A SURE SHOT: Doin’ It in the Park
Bobbito Garcia is a man of many titles, DJ, writer and sneaker king among them. As a documentary filmmaker, alongside his co-director, respected photographer Kevin Couliau, together the two have created, “Doin It in the Park”, a film showcasing NYC’s love of the blacktop.
Words: Jessica “Compton” Bennett
Images: Courtesy of Bobbito Garcia, Rey Robles and Hyun Kim
When Biggie spoke of “slingin’ crack rock” or having a “wicked jump shot,” in essence he was explaining how young men from Black and Latino communities make it in this world. It is a hard truth for many, especially for those living in inner city communities where sports and selling drugs are seemingly the most visible and viable means to getting ahead or out of the hood. In recent decades, Rap music has served a similar purpose, but basketball has long been a consistent out. Falling in love with streetball has literally saved lives, generation after generation. And for concrete jungle dwellers, it’s more than just another game of pick-up. Enter Hip-Hop and sports aficionado, DJ, sneaker collector, filmmaker, and all-around legend, Bobbito Garcia. In an interesting deep-dive of the subculture, Garcia and collaborator Kevin Couliau, journey throughout the streets of New York City to unearth where the love story between the hood and basketball began in their documentary, Doin’ It in the Park: Pick-Up Basketball in NYC.
While streetball has certainly has traveled beyond the borders of the five boroughs and dominated the globe, the co-directors found it nearly impossible not to lean on New York City as its central theme. Garcia explained during the film’s premiere, “New York City is the mecca of the sport, every kid from Japan to Ghana, to Iran to Bolivia, wants to play ball in New York.” There are more than 500,000 players in the region that hit up over 700 city-wide courts from the summer months of June to August, including the famed West 4th blacktop down in The West Greenwich Village, up to the infamous Rucker Park in Harlem. These courts lure competitors wanting to prove their worth in salt; a past-time that has captured the hearts of numerous players and followers of the sport over the last 62 years. Some have become local legends, while others excelled higher into the upper echelon of Basketball: the NBA. All of this is what Garcia and Couliau effortlessly do their best to convey in their documentary, which moves more like Warriors meets Hoop Dreams.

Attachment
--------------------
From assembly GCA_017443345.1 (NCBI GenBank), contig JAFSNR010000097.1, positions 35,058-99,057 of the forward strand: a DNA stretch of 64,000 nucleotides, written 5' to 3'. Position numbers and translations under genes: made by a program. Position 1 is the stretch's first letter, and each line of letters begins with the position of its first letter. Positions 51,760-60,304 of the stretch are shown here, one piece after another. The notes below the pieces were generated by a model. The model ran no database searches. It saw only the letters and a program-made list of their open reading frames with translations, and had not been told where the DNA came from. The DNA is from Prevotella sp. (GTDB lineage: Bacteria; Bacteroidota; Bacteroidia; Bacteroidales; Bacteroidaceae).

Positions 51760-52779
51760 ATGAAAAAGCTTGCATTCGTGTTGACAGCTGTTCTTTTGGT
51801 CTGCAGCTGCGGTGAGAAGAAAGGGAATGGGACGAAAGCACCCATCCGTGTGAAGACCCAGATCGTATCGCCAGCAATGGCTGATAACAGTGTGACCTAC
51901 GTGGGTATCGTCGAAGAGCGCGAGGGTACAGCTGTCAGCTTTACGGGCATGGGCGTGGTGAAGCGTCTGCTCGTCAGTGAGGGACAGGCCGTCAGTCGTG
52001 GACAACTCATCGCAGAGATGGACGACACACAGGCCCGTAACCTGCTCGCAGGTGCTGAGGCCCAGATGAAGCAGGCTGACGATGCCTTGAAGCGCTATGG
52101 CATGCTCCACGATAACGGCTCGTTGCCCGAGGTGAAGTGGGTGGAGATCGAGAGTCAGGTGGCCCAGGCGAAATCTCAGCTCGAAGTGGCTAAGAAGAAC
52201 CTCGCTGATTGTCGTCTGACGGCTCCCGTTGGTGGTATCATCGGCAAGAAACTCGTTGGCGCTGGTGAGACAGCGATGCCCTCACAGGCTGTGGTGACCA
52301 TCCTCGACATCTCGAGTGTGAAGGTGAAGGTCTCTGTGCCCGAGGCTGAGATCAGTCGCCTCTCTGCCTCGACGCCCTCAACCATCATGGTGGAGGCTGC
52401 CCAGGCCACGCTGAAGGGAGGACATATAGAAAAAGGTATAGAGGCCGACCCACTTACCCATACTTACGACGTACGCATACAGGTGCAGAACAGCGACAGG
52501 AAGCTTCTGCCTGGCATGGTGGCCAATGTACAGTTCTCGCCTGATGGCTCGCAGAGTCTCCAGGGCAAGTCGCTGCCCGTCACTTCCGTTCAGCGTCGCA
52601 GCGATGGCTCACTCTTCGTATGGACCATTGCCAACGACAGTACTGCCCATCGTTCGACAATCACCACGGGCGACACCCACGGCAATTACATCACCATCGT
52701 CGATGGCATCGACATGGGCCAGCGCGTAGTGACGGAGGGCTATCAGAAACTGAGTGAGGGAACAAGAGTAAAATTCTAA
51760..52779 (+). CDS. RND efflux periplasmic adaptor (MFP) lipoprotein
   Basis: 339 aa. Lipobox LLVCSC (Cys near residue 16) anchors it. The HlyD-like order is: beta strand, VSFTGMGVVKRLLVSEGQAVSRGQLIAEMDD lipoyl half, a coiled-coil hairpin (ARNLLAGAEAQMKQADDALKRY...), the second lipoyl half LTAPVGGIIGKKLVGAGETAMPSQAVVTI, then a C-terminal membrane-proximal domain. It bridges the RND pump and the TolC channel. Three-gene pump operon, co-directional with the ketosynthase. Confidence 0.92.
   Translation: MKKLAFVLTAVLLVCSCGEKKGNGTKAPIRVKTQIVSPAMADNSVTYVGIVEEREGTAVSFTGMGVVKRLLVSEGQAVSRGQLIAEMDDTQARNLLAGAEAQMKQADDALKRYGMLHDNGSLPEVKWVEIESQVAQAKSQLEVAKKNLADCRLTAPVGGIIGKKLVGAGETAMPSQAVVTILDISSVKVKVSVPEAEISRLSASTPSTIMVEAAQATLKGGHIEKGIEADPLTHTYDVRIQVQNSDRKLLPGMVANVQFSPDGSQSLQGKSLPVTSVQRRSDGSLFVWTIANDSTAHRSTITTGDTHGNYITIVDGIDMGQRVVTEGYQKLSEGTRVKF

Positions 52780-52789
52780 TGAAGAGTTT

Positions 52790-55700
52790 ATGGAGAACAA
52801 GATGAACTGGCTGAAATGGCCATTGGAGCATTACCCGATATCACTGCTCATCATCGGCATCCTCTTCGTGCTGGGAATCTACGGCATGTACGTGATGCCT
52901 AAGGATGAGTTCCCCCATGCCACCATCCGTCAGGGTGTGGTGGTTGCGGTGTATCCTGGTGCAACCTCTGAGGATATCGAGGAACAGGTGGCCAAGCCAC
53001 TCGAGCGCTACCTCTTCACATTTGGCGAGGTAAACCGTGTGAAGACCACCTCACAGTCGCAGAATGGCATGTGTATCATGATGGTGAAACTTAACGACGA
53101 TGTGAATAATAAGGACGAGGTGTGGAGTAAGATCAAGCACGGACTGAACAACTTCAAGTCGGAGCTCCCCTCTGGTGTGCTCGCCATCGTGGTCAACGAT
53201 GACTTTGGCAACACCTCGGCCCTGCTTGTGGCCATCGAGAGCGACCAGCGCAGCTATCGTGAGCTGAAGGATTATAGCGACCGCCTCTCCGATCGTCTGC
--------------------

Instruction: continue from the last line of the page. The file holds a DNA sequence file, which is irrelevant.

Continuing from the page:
B-Ball fans will revel in the film’s interviews with street legends like Pee Wee Kirkland and Jack Ryan; NBA Legends like Julius “Dr. J” Erving, and countless other connoisseurs of the game. Part of examining the art of pick-up streetball is shining a light on often overlooked aspects of the culture, such as female ballers and how different pick-up games are in correctional facilities as opposed to the street. Can White boys really jump? What are race relations like on the court? After all the pushing, fighting and screaming in the game, is it really all good when the clock stops? Does calling “next” ever really mean you’re next?
Doin’ It In the Park answers all of these questions, and as Garcia summed it up, “You do not have to be a New Yorker to enjoy this film. We made a specific effort to make it understandable to anyone.” And it’s enjoyable too.
Doin’ It in the Park is currently seeking theatrical release this fall, with a digital release to follow. The next NYC screening will be held outdoors at MT. Morris/ Marcus Garvey Park in Harlem on August 12. It is free and open for all ages. Showtime is at 7pm. Until then, check their Facebook page for updates.